EVERY now and then I am overcome by the notion that I just need to disappear off the face of the planet for a week or so. And I generally pick a destination or activity that is way beyond my comfort zone and/or level of ability (which, if you’ve been following my blog for a while, is somewhat limited to drinking New Zealand Sauvignon Blanc on my back deck while pondering the parlous state of the world). As is often the case when I make any major life decisions, my choices are based purely on how a place name sounds. Yes, you’ll find me in crazy Kazakhstan or yummy Yemen any day now. Iraq sounds quite harsh to the ear but Kabul itself somewhat intriguing. I’m the same when it comes to cooking or eating out. I’ll order Baba Ghanoush while imagining I’m in an exotic Arabian land, or buy all the ingredients to cook a big pot of Jambayla just for one, because I’m convinced someone has made a huge mistake and I’m actually a sexy Spaniard. Woy Woy – well I’ve toy toyed with a trip there too. And it was only last week when I found myself downward dog facing the jungles of Ubud at a yoga retreat that I realised just how out of sync my imagination is with my body.
Lured by this particular retreat’s name “Escape the World” I flew myself to Bali and trekked up to Ubud (by trekking, I mean being picked up in an air-conditioned vehicle by my own driver), and threw myself into this concept with gusto. What could be so hard about a total of 20 hours of yoga, a 22km bike ride, wanderings through the rice paddies, and, most interestingly, 24 hours of silence where it would just me and my mischievous monkey mind?
And I didn’t know it at the time of booking, but French Canadian Claude Chouinard runs Oneworld Retreats in partnership with two Ubud princes who happen to have their regal residences also on site. Unfortunately for me, both princes were also getting married the very day I arrived, but I remain convinced had they just waited another 24 hours, at least one of them would have fallen in love with me at first sight. I mean, what’s not to love about a bedraggled Brisbane girl, hair frizzing in the Indonesian humidity, coming off the effects of her usual red wine and Xanax flying combination, clutching her duty free stash of secret wine and gin in one hand, and a yoga mat in the other? There may also be that teeny tiny issue that I am not Balinese royalty, into which both boys also married, in what is said to be a bid to preserve the culture. And I’m not sure mentioning I’m The Global Goddess and practically Brisbane royalty has the same effect, but I was prepared to give it a shot.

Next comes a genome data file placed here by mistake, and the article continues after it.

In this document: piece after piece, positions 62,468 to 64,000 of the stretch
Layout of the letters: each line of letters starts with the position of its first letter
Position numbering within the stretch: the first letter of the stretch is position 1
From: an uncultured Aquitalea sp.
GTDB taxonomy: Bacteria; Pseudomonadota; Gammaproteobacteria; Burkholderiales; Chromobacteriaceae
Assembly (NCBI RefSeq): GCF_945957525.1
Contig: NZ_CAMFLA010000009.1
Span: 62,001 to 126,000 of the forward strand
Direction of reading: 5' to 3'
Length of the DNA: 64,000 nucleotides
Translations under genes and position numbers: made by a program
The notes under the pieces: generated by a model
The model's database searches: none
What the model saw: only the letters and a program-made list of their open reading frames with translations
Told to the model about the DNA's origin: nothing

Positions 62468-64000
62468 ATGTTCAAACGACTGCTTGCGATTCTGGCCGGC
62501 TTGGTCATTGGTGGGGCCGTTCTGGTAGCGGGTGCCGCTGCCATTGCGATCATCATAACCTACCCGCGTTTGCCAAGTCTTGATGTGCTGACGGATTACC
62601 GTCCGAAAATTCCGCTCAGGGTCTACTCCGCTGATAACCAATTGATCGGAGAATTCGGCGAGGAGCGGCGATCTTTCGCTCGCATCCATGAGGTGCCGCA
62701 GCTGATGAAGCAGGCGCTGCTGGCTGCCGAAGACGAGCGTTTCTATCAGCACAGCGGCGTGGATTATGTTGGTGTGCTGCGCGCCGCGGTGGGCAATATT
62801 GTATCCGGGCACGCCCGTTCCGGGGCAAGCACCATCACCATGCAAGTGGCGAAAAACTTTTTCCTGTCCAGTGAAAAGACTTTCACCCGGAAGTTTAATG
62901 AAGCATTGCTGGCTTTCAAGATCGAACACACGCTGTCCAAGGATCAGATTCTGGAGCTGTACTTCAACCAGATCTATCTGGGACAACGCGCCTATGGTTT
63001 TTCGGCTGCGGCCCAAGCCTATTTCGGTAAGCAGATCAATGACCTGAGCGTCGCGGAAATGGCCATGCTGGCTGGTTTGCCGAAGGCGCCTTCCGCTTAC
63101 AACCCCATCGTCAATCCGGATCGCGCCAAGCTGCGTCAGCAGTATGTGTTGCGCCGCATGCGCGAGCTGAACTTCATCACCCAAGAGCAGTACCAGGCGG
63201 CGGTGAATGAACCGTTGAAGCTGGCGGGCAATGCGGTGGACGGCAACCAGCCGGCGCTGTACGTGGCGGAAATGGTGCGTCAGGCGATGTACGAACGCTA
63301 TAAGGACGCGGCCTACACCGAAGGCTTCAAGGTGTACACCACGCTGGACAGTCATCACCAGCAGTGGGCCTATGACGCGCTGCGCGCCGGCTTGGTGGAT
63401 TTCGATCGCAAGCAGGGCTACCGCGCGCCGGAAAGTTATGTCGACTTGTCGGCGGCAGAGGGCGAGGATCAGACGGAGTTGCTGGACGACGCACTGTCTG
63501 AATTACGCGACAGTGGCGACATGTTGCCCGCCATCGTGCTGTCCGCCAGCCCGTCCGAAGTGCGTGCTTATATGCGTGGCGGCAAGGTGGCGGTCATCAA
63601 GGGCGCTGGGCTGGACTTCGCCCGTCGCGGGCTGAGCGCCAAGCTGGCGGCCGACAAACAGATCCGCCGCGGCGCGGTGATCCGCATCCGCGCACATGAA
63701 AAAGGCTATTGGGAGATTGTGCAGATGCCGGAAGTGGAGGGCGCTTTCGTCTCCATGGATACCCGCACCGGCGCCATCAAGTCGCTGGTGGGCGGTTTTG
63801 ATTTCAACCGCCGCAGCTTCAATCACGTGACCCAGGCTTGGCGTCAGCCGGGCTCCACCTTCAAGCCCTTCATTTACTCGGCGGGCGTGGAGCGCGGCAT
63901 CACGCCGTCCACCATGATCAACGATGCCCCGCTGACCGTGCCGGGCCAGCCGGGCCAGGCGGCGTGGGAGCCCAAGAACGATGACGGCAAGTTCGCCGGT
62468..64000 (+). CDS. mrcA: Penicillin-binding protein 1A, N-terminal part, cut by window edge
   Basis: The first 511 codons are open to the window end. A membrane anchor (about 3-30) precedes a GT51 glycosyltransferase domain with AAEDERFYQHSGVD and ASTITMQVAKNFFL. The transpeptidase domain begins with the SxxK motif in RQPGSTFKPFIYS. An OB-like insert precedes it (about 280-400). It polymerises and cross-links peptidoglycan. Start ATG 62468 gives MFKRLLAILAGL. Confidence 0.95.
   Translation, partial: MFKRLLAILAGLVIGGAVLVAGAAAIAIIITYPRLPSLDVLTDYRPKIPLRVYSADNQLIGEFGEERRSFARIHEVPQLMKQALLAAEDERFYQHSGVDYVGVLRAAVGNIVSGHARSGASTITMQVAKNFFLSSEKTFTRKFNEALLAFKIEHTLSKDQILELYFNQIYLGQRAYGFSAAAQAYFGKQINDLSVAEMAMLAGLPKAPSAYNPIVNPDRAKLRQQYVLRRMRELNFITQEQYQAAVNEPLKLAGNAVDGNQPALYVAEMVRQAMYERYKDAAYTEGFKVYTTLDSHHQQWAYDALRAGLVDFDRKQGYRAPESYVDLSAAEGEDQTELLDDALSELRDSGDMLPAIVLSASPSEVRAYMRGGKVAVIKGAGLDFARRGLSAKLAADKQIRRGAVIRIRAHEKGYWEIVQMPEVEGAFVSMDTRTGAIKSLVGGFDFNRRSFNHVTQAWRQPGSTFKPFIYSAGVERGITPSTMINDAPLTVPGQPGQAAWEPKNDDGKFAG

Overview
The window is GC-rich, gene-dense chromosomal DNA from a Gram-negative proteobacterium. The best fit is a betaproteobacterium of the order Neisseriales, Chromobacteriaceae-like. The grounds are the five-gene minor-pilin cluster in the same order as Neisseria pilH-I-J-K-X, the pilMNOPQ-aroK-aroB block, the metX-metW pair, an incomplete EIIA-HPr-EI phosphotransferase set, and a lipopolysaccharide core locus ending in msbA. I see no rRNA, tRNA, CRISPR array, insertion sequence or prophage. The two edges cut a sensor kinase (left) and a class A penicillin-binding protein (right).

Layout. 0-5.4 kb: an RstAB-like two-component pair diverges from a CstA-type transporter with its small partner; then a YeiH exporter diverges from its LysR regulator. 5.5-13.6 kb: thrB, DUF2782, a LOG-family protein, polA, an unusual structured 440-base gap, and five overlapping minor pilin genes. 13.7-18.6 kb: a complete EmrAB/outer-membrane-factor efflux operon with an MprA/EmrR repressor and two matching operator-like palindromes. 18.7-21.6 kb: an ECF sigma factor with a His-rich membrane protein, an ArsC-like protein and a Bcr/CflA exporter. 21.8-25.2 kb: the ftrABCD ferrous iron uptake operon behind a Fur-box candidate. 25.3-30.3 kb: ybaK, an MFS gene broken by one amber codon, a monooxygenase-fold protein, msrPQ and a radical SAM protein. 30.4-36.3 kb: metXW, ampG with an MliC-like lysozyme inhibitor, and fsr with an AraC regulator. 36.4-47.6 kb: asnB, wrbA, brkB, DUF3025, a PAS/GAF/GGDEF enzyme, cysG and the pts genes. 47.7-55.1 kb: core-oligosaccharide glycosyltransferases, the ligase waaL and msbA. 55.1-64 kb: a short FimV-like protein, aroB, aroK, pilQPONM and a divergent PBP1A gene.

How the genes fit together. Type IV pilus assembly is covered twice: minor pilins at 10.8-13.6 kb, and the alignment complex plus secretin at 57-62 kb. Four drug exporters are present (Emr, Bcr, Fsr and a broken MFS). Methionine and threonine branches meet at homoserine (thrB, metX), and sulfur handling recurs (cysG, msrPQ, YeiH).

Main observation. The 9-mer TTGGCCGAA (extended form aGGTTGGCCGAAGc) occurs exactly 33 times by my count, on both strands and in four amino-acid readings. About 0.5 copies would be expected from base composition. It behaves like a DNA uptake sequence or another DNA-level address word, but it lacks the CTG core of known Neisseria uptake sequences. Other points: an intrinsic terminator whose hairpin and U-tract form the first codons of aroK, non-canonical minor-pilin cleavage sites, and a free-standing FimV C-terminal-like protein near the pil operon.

On our first night, Claude reminds us that despite everyone around us seemingly being able to travel, we are only a small percentage of the world who is wealthy enough to do so. He encourages us to embrace our 24 hours of silence and see it for the gift that it is.
“For just one day you can consider this silence a form of torture or one of the greatest gifts you’ll ever give yourself,” he says.
“What we know as time is in fact an illusion. For human beings, time is limited to the moment we are born, to the moment we leave this planet, a very short journey considering the age of the universe.
“Live every day by the minute and enjoy as much as you possibly can…the illusion goes by quickly.”
At first I am afraid, I am Gloria Gaynor petrified. But then I discover while I’m not allowed to read, and am discouraged from making eye contact with my fellow retreat participants even when we are in yoga classes together, I am allowed to write. And if there’s anything I love more than talking, it’s writing. But it must be mindful, and we are encouraged to pen the things we really want out of this life, and those we wish to rid, which will be burned later in the week in a sacred Balinese ceremony. After yoga and breakfast on my private balcony, I scribble and scribble until my pen runs out of ink. Before I know it, it’s lunchtime, and the food (like everything else at this retreat) is no hardship. I lunch long and languidly on the typical Indonesian salad Gado Gado (again, savouring how the words swirl around my tongue) and there’s the delicious Dadar Gulung – an Indonesian coconut crepe – for dessert.
I have a massage after lunch, and determined not to sleep but remain “mindful” to my silence, I spend the afternoon painting. I end up finishing 6 paintings (3 of which are all words) and have almost convinced myself I have captured the spirit of the talented Ubud artists who inhabit this lovely land, before I realise my ego again, is outrunning my actual talent. A swim, another yoga session, and it’s dinner on my deck, the highlight of which is steamed prawns in banana leaf. I contemplate cracking open my duty free wine but a combination of wishing to remain mindful and the fact I have a sore throat prevents this digression. My yoga teacher later tells me my throat chakra is blocked because of my fear of the silence. A less enlightened version of myself would argue it’s because of his incessant incense burning.